Hardwood floors require specialized care to remain beautiful year after year. Even so, wood flooring continues to be in high demand. If you are about to choose wood flooring for your new home or renovation, how do you know what to pick? Deciding on what to buy can be confusing. Here is a quick guide to choosing your wood floor.
By the way, the perception that wood floors are expensive to buy and install is no longer accurate. The range in choices includes one top rated laminate that can be bought and installed for under $3 a square foot. The four most popular wood floor installations are solid site-finished, solid pre-finished, engineered, and laminate. Here are the advantages and disadvantages of each type of floor.
- Site-finished solid wood. This floor is first installed and then the stain and finish are applied. Advantages include lower cost, a wide choice of wood species (including bamboo), and several thickness choices. Disadvantages include variability in the installation (difficult installation, moisture content might not controlled), not recommended for basements (moisture variability), and generally a less durable finish. A plus: this floor can be refinished numerous times and exhibits wonderful sound and feel underfoot.
- Pre-finished solid wood. This floor is finished at the factory, and once it is put down in your home, no other steps are required to finish the surface. Advantages include durability and generally more time before refinishing, and what you see is what you get. Disadvantages include a 35% higher cost per square foot, and it is not a good choice for basements because of the changes in humidity which can cause warping and cupping (similar to site-finished). This floor, like the site finished, has great sound and feel underfoot. And like site-finished, it also requires expert installation to avoid problems later.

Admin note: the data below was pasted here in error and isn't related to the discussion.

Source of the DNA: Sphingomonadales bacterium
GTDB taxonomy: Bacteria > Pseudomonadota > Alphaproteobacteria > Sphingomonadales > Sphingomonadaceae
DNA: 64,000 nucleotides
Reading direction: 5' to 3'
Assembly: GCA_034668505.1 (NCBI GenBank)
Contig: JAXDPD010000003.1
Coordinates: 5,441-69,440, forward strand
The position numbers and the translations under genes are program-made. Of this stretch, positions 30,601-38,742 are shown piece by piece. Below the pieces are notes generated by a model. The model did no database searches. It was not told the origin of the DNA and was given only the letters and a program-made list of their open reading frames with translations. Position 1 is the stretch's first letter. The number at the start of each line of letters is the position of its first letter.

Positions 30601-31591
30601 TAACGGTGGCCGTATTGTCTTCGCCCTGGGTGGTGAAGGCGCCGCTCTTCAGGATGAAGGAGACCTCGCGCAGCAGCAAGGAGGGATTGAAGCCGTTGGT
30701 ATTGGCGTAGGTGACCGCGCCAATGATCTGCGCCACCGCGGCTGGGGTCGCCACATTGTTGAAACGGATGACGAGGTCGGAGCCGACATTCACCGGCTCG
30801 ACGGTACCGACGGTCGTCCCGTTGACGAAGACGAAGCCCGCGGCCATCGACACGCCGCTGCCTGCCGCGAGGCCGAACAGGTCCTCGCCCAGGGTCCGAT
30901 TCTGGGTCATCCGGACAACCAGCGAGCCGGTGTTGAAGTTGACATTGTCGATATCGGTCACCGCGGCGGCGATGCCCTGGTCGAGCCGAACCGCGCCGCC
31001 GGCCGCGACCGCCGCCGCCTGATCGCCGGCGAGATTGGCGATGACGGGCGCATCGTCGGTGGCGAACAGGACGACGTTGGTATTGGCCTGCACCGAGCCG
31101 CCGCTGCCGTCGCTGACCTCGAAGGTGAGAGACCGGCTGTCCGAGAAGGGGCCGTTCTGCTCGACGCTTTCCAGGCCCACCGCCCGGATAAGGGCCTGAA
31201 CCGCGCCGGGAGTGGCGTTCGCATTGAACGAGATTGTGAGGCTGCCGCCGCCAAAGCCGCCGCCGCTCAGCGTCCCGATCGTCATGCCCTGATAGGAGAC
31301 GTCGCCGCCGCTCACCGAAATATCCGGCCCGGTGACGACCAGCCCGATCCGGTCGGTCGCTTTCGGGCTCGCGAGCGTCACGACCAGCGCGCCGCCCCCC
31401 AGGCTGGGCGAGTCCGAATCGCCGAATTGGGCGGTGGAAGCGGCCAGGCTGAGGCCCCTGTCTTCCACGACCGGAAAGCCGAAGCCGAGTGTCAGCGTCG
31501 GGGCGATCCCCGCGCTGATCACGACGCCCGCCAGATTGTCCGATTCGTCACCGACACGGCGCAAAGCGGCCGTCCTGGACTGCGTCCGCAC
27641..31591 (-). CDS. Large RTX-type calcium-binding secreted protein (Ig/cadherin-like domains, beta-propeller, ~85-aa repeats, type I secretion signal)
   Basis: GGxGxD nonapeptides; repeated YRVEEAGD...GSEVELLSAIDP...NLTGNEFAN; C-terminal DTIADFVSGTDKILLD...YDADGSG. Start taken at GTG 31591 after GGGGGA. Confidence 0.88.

- Engineered wood. This floor choice is made with real wood veneer glued to a substrate. It is difficult to tell this product apart from solid wood. Advantages include easier installation, resistance to problems caused by moisture (it can work well in the basement), and lower cost per square foot. Disadvantages include not being able to refinish the surface multiple times and showing wear faster than solids.
- Plastic laminate. Laminate wood floor products have come a long way in the last 15 years. The product is made by installing a realistic printed photo of the desired wood over a substrate and then placing a tough plastic finish over the top. Some laminates are hard to tell from the real thing. Advantages include low cost, easy installation (good DIY project), and durability. Disadvantages include not being able to refinish and a less substantial feel underfoot.
No matter what type you choose, pick an installer carefully. Subfloors must be prepared correctly to install wood or laminate. The product must be installed according to the manufacturer’s directions. If you are a do it yourselfer, you may decide to install the floor yourself. Consult a buyer’s guide, such as Consumer Reports, to find the top rated brands in each category.
Wood floors are now popular in every room of the house – even the kitchen. Adding warmth, beauty, and value, you should get dozens of years of service from your new wood floor.
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